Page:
Last update: 14.1.2018: added Model viewer


Star Wars: Rogue squadron 3D from Factor5/LucasArts, released in 1998, was one of my favourite games back in the day. With fast action-filled gameplay (reminding me of my other all-time favourite - Tyrian), attractive setting of the SW universe presented in outstanding graphics, it was my clear choice for many fun-filled afternoons. The game never reached the level of popularity of X-wing/Tie fighter spacesims series between PC gamers though. It was very popular on Nintendo 64 however and the series continued on Gamecube (RS2: Rogue Leader, RS3: Rebel Strike), never to be seen on PC again. (There actually was a similar follow-up game called Battle for Naboo, but I haven't played it until many years later and never quite liked it.)

As was often the case, curious fans researched the data formats for their beloved X-wing spacesims and created many modifications, for example higher resolution model replacements, new missions etc. However modifications for Rogue Squadron never reached this level, for one reason or another. There never was any specification for the 3d model formats the game used (or any of its other file formats), so there were no improved models created. And many times, years after the game's release, I thought that somewhat higher-poly 3D models may improve the game a bit. And having some new levels would be nice too...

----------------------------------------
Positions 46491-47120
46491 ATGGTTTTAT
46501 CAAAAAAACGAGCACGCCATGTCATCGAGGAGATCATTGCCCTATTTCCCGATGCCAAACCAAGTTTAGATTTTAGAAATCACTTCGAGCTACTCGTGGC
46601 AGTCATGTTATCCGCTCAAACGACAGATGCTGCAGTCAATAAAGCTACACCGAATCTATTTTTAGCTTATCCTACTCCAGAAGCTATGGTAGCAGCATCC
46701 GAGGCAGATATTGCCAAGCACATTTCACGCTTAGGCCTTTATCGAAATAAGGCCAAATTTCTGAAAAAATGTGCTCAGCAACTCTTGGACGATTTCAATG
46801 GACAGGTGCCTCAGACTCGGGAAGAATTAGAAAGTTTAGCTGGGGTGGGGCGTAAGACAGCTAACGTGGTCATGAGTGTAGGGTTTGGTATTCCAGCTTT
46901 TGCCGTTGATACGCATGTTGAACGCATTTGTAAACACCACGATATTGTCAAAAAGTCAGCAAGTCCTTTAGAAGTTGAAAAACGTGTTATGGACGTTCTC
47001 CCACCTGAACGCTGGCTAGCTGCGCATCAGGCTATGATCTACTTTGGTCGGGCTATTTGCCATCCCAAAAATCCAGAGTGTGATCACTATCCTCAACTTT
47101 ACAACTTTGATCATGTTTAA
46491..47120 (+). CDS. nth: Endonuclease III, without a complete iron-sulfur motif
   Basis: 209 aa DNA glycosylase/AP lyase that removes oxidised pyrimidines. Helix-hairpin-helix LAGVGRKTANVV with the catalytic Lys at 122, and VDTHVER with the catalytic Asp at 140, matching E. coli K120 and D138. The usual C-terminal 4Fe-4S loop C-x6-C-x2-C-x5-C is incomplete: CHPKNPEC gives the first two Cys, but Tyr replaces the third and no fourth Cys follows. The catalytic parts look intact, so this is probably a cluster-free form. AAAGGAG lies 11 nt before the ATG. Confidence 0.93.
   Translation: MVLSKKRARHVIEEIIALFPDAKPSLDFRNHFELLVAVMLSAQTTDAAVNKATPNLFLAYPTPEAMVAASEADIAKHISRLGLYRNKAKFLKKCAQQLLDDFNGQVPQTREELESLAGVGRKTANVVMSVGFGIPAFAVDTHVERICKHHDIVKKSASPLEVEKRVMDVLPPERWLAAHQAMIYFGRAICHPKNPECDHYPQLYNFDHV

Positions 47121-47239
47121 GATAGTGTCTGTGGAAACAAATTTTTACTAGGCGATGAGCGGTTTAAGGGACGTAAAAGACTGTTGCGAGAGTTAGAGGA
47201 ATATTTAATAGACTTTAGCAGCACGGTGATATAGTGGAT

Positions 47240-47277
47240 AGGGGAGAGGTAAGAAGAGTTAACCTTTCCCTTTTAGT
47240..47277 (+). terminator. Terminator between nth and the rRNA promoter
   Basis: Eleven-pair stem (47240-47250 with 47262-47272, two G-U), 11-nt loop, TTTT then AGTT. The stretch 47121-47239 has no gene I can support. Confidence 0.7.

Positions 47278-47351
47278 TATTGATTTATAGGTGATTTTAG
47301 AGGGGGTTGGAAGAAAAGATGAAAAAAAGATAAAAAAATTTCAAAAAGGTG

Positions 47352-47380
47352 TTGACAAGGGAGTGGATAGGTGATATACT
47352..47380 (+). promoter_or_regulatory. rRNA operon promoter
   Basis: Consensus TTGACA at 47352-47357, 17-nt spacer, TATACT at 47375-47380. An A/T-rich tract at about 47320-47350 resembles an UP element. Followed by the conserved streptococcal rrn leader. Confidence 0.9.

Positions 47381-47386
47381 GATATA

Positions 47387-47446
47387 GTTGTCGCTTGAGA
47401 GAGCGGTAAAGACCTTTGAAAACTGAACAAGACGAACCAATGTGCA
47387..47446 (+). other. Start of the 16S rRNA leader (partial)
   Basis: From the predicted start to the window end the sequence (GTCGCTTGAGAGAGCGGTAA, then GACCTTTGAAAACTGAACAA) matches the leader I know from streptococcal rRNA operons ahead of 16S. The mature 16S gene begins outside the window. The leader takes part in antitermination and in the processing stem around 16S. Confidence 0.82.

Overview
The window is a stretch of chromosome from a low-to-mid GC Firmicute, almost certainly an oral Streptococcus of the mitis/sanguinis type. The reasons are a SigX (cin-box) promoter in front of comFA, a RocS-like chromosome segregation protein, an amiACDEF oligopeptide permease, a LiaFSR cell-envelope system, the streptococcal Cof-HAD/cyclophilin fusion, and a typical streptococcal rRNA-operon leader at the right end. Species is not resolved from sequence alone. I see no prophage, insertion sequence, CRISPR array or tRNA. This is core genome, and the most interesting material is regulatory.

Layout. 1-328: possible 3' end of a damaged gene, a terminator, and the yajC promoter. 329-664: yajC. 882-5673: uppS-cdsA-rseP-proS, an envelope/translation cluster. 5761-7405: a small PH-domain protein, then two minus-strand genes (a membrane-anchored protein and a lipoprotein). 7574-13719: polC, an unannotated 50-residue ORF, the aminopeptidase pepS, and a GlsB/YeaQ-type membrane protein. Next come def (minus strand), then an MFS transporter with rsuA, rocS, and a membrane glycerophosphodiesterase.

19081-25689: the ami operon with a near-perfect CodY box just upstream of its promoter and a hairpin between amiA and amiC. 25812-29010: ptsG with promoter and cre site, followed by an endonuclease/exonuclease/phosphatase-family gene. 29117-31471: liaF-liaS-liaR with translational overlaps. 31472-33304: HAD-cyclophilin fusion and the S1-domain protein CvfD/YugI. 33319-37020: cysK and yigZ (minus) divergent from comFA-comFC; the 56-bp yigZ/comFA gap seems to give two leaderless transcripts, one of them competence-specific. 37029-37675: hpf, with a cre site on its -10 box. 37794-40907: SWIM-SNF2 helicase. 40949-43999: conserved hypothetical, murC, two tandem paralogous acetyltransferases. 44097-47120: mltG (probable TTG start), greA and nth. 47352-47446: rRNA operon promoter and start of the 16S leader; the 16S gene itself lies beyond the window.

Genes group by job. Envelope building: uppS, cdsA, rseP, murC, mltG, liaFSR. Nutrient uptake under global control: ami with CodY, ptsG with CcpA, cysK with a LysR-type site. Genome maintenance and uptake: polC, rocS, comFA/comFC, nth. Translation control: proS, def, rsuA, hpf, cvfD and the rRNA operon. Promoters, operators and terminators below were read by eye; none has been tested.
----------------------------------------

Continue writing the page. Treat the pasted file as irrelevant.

Basically all tools that tackled with the game data came from one person, Luka/Araz (thank you!). Especially one program caught my attention: RogueDat. It was able to view and extract files from the packed filesystem file the game uses. However there weren't any file extensions, so the data formats remained a mystery to me. The source code for the game was (sadly) never released, and with Factor5 and now LucasArts gone, its probably lost forever.